GRAND RAPIDS SAFE:i'Y DEPOSIT co. 'II.
SAFE & LOCK CO.
GRAND RAPIDS SAFETY DEPOSIT
Co. et al.
(C£rcuft Court, B. D. Ohio, W. D.
April 23, 1891.)
FalUD-CoLLtl8ION wiTH AGENT-RIGHTS OJ!' PRINCIPAL.
A,corporation which contracts With the agent of another corporation to furnish tbe, vault. for $7,250, but at ,tqe request of tbe agentexpre!lsesthe considerationin the contract to be '13,000. and afterwards gives the agent a stat.emenll ofacc011nt showing a false credit of 15,750 for a payment. purpOrting to hlive beeD.IIllfolle by the agent, is liable to the agent's principal for the amount realized lIy the Ipeans of the fraud.. The facti that the agent Is also a, stockholder in plaintiff corporation does nG1l' sf· to recover for the fraud perpetra.ted.· .
BAME-'RIGIlT OJ!' ACTION.
The f\ICt that. stock In lliaintiff corporation was Issued to tlle.agent for the amount of thefrandulent excess 1D the price of the safety vault, and that this stock Is worth les8tehaniw-Jace'value, dOElIl Dot the uability of defepdant for theface·valUe qf ,the being the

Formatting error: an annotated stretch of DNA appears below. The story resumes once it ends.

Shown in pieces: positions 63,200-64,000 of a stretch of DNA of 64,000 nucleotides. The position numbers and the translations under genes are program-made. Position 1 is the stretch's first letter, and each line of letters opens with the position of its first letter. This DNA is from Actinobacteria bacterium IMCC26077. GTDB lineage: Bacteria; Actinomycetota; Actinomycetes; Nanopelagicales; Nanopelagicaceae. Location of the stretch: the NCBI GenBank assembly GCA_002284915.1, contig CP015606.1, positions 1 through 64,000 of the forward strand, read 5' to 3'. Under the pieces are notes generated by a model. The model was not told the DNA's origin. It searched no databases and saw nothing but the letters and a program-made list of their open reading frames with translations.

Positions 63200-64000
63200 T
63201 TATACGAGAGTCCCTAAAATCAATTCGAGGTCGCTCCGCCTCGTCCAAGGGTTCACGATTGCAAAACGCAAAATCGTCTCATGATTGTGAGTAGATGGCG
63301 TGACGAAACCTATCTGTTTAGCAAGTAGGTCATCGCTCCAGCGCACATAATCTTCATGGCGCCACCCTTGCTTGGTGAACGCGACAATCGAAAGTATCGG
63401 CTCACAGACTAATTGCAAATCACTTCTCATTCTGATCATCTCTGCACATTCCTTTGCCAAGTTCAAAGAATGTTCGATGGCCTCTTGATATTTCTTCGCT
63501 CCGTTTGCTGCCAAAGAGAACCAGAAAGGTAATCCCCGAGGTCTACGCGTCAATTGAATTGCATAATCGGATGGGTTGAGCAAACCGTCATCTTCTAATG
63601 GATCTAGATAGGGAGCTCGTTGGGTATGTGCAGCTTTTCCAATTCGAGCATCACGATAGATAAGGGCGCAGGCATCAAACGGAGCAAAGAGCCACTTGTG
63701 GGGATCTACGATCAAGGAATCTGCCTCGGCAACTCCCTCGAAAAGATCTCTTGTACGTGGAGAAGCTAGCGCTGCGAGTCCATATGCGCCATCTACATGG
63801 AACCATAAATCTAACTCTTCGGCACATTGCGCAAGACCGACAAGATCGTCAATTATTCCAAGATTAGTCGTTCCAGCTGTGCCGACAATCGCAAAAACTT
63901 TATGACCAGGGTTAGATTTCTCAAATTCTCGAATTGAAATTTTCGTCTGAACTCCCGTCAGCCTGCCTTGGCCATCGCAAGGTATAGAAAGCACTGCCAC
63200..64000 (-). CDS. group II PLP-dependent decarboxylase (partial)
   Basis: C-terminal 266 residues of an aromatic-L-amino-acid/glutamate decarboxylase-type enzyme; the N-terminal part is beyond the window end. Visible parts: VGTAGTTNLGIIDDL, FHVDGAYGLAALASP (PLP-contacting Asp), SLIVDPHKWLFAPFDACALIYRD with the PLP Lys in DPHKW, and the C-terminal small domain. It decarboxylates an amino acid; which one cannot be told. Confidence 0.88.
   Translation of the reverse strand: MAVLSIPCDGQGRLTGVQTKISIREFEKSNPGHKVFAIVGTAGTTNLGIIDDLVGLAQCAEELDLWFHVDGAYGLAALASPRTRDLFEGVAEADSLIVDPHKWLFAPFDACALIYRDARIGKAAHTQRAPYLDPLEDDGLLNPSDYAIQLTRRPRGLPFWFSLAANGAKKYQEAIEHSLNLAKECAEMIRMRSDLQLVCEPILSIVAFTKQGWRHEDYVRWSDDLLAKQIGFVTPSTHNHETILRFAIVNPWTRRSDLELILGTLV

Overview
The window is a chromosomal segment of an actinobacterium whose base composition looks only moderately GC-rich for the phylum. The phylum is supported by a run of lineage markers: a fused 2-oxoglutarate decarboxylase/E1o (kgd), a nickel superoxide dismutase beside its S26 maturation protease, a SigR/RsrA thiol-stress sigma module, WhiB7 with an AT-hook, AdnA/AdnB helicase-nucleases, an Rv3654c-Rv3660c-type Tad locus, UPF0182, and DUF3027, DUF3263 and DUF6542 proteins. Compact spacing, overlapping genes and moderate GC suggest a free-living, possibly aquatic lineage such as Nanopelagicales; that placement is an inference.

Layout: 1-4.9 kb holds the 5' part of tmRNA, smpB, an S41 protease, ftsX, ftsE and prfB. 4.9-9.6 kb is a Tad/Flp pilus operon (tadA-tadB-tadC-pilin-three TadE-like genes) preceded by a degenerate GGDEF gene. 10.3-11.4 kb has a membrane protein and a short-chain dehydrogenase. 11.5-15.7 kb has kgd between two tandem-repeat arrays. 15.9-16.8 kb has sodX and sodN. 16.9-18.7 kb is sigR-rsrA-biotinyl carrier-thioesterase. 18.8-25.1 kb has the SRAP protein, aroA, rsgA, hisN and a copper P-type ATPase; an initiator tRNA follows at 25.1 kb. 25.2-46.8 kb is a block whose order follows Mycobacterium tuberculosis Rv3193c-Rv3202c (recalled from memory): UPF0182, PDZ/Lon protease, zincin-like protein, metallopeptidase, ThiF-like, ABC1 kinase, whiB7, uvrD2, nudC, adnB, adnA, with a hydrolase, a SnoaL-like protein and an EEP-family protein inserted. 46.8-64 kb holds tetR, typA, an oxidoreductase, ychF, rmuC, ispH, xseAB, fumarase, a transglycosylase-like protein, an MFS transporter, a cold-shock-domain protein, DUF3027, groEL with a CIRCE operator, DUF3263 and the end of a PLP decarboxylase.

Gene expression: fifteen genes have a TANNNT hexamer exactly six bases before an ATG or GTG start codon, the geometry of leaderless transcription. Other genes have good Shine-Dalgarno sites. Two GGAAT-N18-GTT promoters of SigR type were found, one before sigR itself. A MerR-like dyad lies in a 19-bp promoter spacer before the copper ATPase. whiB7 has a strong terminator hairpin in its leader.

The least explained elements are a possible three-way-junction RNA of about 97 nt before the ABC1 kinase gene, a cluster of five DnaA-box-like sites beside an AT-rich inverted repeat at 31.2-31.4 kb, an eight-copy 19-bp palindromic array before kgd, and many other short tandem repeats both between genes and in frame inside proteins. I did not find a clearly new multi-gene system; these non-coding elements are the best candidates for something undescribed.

Wilbt/ &WaldandMontgl1meTY Follitt' & for defendants..
Bundy, for "
SAGEIJ. Thelu'gument by counsel for the defendant upon motion for: a ne.w trial omits the consideration of the rulesofJa.w which control the caSEl·.. Goodrich,.the agent of the promoters who subsequently organized the plaintiff corporation, and became its sole original stockholders, ·madea contract with the defenctant company for a safety vault ·for the uses of the corporation. The defendant agreed with him to fumishand put Up the vault for thestlmof $7,250 j but upon his request the consideration expressed,.in the c(.nttact was &13,000, which was the amount paid by the plaintiff company, as follows: $7,250 in cash, and the residue in capita:! stock! issued by; the company at par, to Goodrich, in cdnsideration of hissuppogedpayment of the amount thereof on account of said contract. 'fhecontract shows upon its face that Goodrich was acting fOr the plOmoterscon; behalf bfthe corporation about to be formed. There can be; nQ possible doubt\ either in law or in fset, that the defendants were chargeable with notice that Goodrich was acting as an agent. Now, there is lio proposition of law relating to agency better settled than that the agent must be. loyal to his trust, and that "he, may not deal in the business his agency for his own ,benefit. Whart. Ag. § 231et aeq.; Mechem, Ag. § 454 et 8eq. From this principle results the ot,her rule .that all,})rofrtsmadeandadvantages gained by the agent in the exeQtltion of his agency belong, to the principal. Ringo.v·.BinnB, 10 Pet. 269. Evenif'it be};i:llClWn that the principal was not in fact injured; by